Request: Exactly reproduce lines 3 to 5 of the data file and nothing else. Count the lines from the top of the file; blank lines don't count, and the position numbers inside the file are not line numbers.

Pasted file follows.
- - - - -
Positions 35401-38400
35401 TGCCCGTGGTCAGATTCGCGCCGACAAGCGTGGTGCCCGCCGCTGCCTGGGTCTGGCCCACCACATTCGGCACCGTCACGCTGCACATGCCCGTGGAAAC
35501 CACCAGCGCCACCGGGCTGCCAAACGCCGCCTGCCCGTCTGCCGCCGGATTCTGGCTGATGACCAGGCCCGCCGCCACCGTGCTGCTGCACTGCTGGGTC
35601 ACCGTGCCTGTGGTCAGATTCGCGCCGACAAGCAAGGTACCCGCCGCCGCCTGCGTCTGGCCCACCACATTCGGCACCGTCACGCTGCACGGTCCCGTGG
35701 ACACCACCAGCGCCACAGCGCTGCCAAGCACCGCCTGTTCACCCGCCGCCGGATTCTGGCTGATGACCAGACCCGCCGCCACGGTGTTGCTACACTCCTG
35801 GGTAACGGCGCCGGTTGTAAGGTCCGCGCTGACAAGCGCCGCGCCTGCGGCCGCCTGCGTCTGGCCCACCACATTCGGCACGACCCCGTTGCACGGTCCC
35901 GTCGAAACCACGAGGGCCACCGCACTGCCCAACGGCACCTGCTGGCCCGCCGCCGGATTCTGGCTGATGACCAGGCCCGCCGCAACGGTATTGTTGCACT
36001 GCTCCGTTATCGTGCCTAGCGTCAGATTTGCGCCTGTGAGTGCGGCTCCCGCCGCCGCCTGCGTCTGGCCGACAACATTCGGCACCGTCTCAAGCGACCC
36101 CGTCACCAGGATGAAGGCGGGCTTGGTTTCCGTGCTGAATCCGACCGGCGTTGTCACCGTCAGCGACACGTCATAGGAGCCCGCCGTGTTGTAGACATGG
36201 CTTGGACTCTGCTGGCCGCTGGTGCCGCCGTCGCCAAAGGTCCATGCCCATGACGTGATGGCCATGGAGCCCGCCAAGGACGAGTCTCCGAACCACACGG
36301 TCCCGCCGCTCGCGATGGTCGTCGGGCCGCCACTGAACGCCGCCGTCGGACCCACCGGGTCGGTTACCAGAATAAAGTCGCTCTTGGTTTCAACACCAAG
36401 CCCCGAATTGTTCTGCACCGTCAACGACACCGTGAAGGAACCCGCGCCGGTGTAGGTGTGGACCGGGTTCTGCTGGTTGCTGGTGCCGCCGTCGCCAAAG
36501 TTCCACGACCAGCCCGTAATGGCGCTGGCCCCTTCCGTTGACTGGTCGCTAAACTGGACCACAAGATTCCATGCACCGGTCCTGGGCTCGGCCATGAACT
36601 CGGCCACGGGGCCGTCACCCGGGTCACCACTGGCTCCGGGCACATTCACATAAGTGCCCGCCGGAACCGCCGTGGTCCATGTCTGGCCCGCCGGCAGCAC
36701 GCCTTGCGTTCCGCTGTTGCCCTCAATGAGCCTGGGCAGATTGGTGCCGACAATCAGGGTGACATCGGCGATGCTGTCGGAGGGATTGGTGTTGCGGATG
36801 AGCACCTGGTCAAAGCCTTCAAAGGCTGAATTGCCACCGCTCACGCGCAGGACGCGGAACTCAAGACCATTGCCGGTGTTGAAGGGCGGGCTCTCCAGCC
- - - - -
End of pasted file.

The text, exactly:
35501 CACCAGCGCCACCGGGCTGCCAAACGCCGCCTGCCCGTCTGCCGCCGGATTCTGGCTGATGACCAGGCCCGCCGCCACCGTGCTGCTGCACTGCTGGGTC
35601 ACCGTGCCTGTGGTCAGATTCGCGCCGACAAGCAAGGTACCCGCCGCCGCCTGCGTCTGGCCCACCACATTCGGCACCGTCACGCTGCACGGTCCCGTGG
35701 ACACCACCAGCGCCACAGCGCTGCCAAGCACCGCCTGTTCACCCGCCGCCGGATTCTGGCTGATGACCAGACCCGCCGCCACGGTGTTGCTACACTCCTG